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Animal Cruelty Charges Filed in Dogs' Beating Deaths

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May 9, 2011

San Diego County District Attorney Bonnie M. Dumanis said today multiple felony animal abuse charges have been filed against 25-year-old Patrick Caleb Land in San Diego County Superior Court in connection with the beating death of his girlfriend’s three dogs. Land is accused of beating one dog to death in September and two more dogs in October.

“This is a particularly brutal and disturbing case of animal cruelty,” DA Dumanis said. “Our office’s prosecution of animal cruelty cases like this one should send a strong message that we will not tolerate animal abuse in our community.”

Land was arraigned today on three counts of felony animal cruelty. He faces up to four years and four months in prison if convicted of all the charges. Land pleaded not guilty to the charges and is being held on $250,000 bail. The defendant was arrested in North Carolina and extradited to San Diego to face charges.

L-R: Pikanik, Josh, and Jackie.

The three dogs were various breeds including, Jackie, a nine-year old white Shepard mix; Pikanik, a four-year old black and tan mixed breed; and Josh, a Great Pyrenees and Golden Retriever mix. The dogs were beaten to death by the defendant during two separate incidents. Both times he called his girlfriend at work and told her he found the dogs dead in a bedroom. San Diego County Animal Services investigated the deaths after the owner became suspicious.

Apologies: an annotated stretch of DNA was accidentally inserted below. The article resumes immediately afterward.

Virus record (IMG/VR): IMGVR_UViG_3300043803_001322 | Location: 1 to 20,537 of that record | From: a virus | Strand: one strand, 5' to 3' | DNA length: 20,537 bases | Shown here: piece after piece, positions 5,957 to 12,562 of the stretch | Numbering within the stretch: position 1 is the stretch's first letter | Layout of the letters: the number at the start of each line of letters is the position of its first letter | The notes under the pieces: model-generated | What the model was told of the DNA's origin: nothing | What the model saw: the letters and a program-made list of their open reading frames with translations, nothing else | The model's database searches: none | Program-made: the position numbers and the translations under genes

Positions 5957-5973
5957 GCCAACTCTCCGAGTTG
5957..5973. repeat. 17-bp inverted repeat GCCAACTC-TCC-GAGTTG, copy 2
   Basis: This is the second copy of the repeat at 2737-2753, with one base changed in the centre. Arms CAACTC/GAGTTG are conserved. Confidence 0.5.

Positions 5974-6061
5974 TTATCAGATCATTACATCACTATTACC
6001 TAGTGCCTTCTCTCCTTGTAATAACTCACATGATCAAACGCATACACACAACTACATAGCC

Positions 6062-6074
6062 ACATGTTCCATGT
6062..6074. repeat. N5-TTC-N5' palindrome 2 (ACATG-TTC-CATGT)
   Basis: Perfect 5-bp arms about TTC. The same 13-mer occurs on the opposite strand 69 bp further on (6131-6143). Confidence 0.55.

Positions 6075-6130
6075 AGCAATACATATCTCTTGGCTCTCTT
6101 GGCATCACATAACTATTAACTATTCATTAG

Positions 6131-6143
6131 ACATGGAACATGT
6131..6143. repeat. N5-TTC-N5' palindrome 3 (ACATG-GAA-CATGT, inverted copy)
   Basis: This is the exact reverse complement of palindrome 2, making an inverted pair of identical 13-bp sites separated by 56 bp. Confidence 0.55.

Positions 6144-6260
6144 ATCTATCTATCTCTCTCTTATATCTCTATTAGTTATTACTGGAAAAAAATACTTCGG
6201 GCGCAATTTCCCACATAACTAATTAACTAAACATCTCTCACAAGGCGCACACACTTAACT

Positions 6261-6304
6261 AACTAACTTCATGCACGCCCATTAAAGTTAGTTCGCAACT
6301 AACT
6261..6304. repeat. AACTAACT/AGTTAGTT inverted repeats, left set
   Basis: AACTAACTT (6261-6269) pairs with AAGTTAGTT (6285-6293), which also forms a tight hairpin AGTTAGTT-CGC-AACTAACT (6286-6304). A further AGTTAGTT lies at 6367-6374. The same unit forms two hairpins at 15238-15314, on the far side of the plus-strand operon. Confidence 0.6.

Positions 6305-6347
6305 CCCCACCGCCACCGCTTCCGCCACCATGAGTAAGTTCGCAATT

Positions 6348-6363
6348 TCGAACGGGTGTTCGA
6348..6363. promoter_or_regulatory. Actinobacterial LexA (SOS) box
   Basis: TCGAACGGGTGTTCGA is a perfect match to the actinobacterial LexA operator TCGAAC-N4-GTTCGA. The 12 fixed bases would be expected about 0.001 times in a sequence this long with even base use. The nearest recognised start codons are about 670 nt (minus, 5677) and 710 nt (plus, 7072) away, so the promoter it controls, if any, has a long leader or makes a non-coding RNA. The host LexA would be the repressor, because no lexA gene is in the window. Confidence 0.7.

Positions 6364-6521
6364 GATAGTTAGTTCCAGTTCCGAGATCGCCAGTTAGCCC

“Our investigators did an outstanding job in this difficult case,” said Animal Services Director Dawn Danielson. “DNA found underneath one of the dog’s nails gave us evidence that the defendant committed these crimes.”

The veterinarian who performed necropsies on the dogs determined that two of the dogs died from severe trauma and “appear to have been brutally beaten while being restrained with something over their heads to keep them quiet and unable to bite defensively.” The younger dog suffered more severe injuries, suggesting he struggled more and was harder to silence.

Animal Control Officers with County Animal Services investigate about 3,800 animal abuse or neglect cases a year. While most are resolved by educating the owners, other cases are submitted to the District Attorney for potential prosecution.